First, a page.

Elevate the Competitiveness of Your Next Proposal by Kellie Brungard, GPC

Looking to re-submit a proposal that didn’t get funded last year? Applying for a new funding opportunity? Or re-applying for a highly competitive grant? If this sounds like you, listen up! Grant proposals are denied for so many different reasons and sometimes, unbeknownst to us. In the best cases, you get reviewer feedback, but more likely you are left wondering where your proposal went wrong and what could be done differently to set it apart from the flood of other applicants. Fear not – here are some tried and true, back-to-the-basics ways to improve your proposal and elevate it from the competition.  

  1. Match your project with funding mission and priorities. Just like grant-seeking entities revisit their strategic priorities, funders also redirect their funding focus or identify new priority areas. Review the funder’s request for proposal (RFP) in-depth and spend time on their website before you even start the proposal to ensure your project is a good match. If the information isn’t readily available or a financial institution manages the opportunity, reach out to the program officer to ensure you have the most current application and if any changes have been made to the process.
  2. Address all criteria. Know what the funder is looking for section by section, question by question and ensure your responses thoroughly address it. Read how the applications will be reviewed and scored and what they will be scored against. This is where the creation of a detailed rubric is invaluable! Additionally, if you are lucky to have the reviewer comments, read, re-read, and re-read these comments. Know exactly where and how you can strengthen your proposal.
  3. Review allowable and unallowable costs with your proposed budget. Make sure the requested items align with the expenses the opportunity will allow. Some funders choose not to fund indirect expenses, new staff, or equipment purchases. On the other hand, you may find a funder will only make awards for a certain number of consecutive years.
  4. Follow instructions. Such a simple, but often made mistake especially when re-applying for the same grant or to the same funder. Its easy to think “I have done this application and know what they are looking for,” but don’t assume because funders can and do change their guidelines or instructions from one year to the next. These changes can be small but can make a huge difference. A recent example includes re-ordering and moving questions to different section of the application. Take time to make sure you have answered the question(s) the funder asked.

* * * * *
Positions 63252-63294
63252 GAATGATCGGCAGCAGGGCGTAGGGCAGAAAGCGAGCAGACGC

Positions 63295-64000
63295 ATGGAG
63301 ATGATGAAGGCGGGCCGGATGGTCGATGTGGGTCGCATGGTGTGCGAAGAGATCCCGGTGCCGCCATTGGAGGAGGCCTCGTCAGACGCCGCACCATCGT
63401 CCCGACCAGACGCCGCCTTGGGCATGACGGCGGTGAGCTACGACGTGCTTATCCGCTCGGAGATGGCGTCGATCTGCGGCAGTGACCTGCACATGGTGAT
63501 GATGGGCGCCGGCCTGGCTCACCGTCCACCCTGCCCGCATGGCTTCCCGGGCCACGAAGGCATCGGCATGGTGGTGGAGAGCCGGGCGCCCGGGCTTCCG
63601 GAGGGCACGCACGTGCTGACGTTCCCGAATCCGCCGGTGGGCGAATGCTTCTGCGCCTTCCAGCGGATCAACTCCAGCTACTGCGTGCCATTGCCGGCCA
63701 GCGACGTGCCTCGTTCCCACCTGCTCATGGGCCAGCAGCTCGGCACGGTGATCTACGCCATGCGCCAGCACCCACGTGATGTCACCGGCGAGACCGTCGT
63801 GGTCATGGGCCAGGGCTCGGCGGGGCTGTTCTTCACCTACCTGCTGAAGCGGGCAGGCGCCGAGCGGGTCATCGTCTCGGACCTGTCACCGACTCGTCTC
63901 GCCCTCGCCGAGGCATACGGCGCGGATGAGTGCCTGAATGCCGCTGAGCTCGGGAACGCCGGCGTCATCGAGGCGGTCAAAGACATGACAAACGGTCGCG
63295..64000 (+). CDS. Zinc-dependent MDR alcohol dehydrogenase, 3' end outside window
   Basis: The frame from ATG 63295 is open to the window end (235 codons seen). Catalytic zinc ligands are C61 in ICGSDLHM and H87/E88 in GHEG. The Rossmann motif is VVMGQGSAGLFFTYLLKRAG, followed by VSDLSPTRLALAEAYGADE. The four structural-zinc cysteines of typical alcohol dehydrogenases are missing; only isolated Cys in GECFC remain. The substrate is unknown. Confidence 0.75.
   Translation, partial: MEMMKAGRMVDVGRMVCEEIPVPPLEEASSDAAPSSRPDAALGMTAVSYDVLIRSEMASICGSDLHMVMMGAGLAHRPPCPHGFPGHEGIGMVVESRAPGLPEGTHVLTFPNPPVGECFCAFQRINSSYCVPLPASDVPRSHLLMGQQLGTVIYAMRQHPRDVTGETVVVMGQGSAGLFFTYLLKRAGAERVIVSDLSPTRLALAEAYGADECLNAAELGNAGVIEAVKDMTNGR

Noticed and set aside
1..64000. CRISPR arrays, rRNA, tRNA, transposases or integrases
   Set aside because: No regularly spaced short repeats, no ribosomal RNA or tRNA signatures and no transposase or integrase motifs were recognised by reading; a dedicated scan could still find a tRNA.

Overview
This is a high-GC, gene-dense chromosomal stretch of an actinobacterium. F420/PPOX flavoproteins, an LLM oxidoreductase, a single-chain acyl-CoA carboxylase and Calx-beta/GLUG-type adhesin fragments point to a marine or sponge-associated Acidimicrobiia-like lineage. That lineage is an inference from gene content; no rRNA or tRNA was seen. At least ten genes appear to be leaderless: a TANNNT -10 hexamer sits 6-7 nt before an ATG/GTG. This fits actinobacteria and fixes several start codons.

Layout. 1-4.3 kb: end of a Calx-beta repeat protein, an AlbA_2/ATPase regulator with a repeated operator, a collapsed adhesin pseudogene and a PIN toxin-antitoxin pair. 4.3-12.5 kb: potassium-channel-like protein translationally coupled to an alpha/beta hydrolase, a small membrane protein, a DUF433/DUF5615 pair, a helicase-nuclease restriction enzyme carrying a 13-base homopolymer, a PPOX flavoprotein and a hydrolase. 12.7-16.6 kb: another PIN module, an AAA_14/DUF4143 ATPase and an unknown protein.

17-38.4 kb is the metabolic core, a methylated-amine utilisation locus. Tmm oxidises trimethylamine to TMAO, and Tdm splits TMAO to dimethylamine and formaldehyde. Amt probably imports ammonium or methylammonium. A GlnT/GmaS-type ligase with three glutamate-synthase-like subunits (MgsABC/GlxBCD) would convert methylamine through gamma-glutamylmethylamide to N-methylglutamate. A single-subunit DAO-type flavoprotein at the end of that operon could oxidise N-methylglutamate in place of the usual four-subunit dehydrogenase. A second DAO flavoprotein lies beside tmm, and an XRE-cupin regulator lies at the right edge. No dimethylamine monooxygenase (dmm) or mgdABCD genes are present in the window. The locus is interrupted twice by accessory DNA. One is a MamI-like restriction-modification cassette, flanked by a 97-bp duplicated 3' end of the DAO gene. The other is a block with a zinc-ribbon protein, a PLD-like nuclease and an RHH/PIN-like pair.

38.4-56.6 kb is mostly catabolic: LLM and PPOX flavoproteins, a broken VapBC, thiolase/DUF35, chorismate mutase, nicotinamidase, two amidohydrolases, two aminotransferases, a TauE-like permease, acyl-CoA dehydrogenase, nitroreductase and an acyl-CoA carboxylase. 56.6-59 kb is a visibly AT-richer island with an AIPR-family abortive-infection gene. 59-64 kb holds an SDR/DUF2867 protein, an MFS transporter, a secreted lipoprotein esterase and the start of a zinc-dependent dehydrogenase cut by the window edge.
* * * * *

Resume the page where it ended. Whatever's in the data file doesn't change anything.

5. Use all available resources. Many funders will host an informational call prior to the application period or post a webinar answering common questions. Attend these webinars and come prepared with your questions. Even if you are familiar with the organization, these can be great sources of information about the nuances of the opportunity. Check for funder-specific templates such as budgets, board of director lists, and evaluation plans. Review the proposal criteria for alignment and requirements, such as equations for figuring salary and benefits or other calculations.
  6. Put your proposal through an external review. Having another set of eyes on your proposal can mean the difference between being funded and denied. Your program descriptions might make sense to those familiar with the organization but leave the reviewer with questions or wanting more information.

External Review

You might have a good friend of the organization who understands grants and is willing to provide feedback. If not, Assel Grant Services (AGS) can review your proposal against a rubric to help determine areas that can be elevated to highlight how great of a fit the program is to the funder’s needs. These comprehensive services can be customized to meet individual, unique needs. This may include a review with detailed feedback and suggestions and for others, it may be one-on-one coaching and support to guide the entire application development process.

Review services are for more than gaining feedback on a denied proposal. These services are designed to support grant professionals overwhelmed by deadlines, struggling to understand if the program is a funder fit, or new to grant writing and working on some of their first proposals. The bottom line is that in today’s funding world, competition is just too tight to lose points! If you are ready to elevate the quality of your proposal and capture every single point, AGS is here to help. Contact Tracey Diefenbach, GPC, who will be happy to discuss this opportunity and provide you with a quote for review services.

This blog post is aligned with the Grant Professional Certification Institute’s Competencies and Skills.

Competency #5: Knowledge of post-award grant management practices sufficient to inform effective grant design and development

Skill 5.2: Identify effective practices for key functions of grant management

Skill 5.4: Identify methods of establishing transitions to post-award implementation that fulfill project applications (e.g., document transfer, accuracy in post-award fiscal and activity reporting)